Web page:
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General Health : Lifestyle Last Updated: Apr 20, 2011 - 9:38:09 AM


X-ray boosts breast cancer risk - study
By David Liu Ph.D.
Nov 23, 2008 - 8:23:38 AM

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Sunday Nov 23, 2008 (foodconsumer.org) -- A new study published in the Dec 2008 issue of Breast Cancer Research and Treatment suggests that early exposure to x-ray may be a risk factor for breast cancer in BRCA1 carriers.

 

The study found women with a BRCA mutation ever receiving a chest x-ray before age 30 were at an 80 percent increased risk of breast cancer compared to those with the mutation.

 

Gronwald J and colleagues of International Hereditary Cancer Center, Pomeranian Medical University in Szczecin, Poland examined if there is an adverse effect of early chest x-rays on breast cancer risk in women with breast cancer susceptibility gene 1 or BRCA1.

 

For the study, they compared the histories of chest x-ray exposure before age 30 in 138 BRCA1 positive women with breast cancer and 158 age-matched women with the disease, but without a BRCA mutation.

 

The researchers found that breast cancer patients with BRCA1 reported more frequent chest x-ray use before age 20 than those without the risky gene mutation, 0.6 versus 0.3.

 

On average, women with BRCA1 had 1.8 chest x-rays before age 30 compared to 1.0 for the women without the gene variant.  

 

In other words, among the breast cancer patients, women with BRCA1 were 80 percent more likely to contract the disease than those who were not affected by the gene.

 

The authors of the study concluded "These observations support the hypothesis that early radiation exposure may be a risk factor for breast cancer in BRCA1 carriers."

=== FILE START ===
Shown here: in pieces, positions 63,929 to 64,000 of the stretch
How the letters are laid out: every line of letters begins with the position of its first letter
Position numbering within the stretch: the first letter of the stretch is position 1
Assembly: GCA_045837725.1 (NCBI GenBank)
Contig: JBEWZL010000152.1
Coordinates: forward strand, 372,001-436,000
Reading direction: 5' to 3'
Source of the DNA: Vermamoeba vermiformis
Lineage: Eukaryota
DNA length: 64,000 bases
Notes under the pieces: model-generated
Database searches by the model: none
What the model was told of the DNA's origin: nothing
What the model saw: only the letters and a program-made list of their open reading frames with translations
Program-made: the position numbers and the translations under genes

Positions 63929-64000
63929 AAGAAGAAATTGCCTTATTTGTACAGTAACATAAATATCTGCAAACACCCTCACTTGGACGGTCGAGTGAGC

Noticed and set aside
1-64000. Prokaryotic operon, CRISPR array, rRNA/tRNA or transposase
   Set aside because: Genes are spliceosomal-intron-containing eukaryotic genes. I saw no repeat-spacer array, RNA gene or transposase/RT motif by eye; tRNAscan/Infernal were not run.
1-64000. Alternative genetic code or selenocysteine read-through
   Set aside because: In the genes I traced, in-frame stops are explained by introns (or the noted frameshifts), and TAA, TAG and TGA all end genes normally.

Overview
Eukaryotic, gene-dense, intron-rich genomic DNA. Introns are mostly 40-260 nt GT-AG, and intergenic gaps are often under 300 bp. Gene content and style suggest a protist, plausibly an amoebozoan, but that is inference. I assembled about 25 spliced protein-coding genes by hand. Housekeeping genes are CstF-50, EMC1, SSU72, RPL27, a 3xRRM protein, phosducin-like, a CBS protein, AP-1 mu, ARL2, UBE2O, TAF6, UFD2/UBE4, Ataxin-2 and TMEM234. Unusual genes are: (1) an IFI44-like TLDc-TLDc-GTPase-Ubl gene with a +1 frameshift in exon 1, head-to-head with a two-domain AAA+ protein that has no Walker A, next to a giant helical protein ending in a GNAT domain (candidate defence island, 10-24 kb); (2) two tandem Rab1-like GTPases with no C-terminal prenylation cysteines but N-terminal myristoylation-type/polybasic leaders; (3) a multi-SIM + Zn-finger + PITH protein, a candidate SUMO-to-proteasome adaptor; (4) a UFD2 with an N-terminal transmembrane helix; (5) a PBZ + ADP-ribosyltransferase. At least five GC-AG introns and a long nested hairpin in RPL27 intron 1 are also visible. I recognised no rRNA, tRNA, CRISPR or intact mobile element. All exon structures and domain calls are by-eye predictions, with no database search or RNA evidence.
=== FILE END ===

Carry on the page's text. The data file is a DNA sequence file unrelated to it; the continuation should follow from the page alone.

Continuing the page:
X-ray used in medical diagnostic tools and radiotherapy are known to cause cancer.   Radiation is the most extensively studied human carcinogen while doctors always down play the risk by simply saying the risk is minimal or even no risk or its benefits overweigh its risks.

 

John Gofman, a distinguished nuclear physician, MD and PHD once said that as high as 75 percent of breast cancer patients have ever exposed to x-ray.

 

The US government admits that exposure to x-ray before age 2 increases cancer risk by 7 to 10 folds and between 2 and 10 by 2 to 3 folds. Adults are less susceptible for x-ray damage.

 

Breast cancer, which is largely preventable, is diagnosed in about 185,000 women and kills about 45,000 women each year in the United States.   One in every eight women is expected to acquire the life-threatening disease in their lifetime.

 

Source:


Breast Cancer Res Treat. 2008 Dec;112(3):581-584.

Early radiation exposures and BRCA1-associated breast cancer in young women from Poland.

Gronwald J, Pijpe A, Byrski T, Huzarski T, Stawicka M, Cybulski C, van Leeuwen F, Lubiński J, Narod SA.

Department of Genetics and Pathology, International Hereditary Cancer Center, Pomeranian Medical University, Szczecin, Poland.





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